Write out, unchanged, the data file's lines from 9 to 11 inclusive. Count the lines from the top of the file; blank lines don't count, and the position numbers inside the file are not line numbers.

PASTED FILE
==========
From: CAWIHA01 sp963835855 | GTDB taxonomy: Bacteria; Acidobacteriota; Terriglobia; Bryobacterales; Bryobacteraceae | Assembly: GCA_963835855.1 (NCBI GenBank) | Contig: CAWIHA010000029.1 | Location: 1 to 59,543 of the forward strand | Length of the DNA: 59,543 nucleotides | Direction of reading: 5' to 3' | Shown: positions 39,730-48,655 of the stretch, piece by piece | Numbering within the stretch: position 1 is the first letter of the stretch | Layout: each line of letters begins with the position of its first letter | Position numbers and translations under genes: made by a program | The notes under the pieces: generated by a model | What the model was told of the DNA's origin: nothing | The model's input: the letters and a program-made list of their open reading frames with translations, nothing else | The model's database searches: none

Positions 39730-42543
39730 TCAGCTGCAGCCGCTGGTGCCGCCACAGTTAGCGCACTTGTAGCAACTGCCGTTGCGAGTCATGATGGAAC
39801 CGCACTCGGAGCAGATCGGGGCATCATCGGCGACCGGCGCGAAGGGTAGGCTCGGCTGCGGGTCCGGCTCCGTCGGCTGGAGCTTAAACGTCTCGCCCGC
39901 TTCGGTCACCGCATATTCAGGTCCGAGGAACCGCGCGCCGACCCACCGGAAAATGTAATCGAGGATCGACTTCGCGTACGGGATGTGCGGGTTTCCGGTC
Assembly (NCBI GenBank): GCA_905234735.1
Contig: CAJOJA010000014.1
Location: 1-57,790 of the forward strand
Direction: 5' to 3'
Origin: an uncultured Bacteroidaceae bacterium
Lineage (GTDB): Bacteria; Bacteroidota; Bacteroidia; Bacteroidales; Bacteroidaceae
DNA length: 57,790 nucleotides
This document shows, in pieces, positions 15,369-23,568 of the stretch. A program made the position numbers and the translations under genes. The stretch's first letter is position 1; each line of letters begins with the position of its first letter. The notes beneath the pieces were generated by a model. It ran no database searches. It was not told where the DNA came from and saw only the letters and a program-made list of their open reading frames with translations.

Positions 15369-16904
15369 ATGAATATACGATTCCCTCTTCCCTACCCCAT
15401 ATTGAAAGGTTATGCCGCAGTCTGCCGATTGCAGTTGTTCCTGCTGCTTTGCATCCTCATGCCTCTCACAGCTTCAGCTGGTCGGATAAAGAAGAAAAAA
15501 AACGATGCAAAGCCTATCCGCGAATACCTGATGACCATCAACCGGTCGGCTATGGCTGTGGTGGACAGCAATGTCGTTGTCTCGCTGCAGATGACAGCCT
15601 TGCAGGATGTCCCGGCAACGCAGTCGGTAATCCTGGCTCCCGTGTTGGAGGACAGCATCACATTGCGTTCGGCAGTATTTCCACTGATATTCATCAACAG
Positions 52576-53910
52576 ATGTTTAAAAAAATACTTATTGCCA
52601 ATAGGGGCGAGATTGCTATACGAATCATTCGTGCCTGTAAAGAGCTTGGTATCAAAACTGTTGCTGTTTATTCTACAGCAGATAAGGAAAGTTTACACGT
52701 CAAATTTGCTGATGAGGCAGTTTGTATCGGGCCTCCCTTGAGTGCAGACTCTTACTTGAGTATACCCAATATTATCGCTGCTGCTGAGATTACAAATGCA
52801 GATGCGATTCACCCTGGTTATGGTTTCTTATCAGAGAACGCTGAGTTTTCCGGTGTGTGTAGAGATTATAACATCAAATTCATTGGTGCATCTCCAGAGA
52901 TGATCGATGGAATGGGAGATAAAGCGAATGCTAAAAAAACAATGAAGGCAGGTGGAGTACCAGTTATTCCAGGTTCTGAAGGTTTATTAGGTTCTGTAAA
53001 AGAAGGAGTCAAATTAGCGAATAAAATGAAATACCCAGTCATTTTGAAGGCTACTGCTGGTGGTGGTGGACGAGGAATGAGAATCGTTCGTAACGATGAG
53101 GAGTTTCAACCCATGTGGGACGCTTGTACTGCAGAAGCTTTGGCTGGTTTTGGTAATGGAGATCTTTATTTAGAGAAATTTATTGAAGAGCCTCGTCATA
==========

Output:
Direction: 5' to 3'
Origin: an uncultured Bacteroidaceae bacterium
Lineage (GTDB): Bacteria; Bacteroidota; Bacteroidia; Bacteroidales; Bacteroidaceae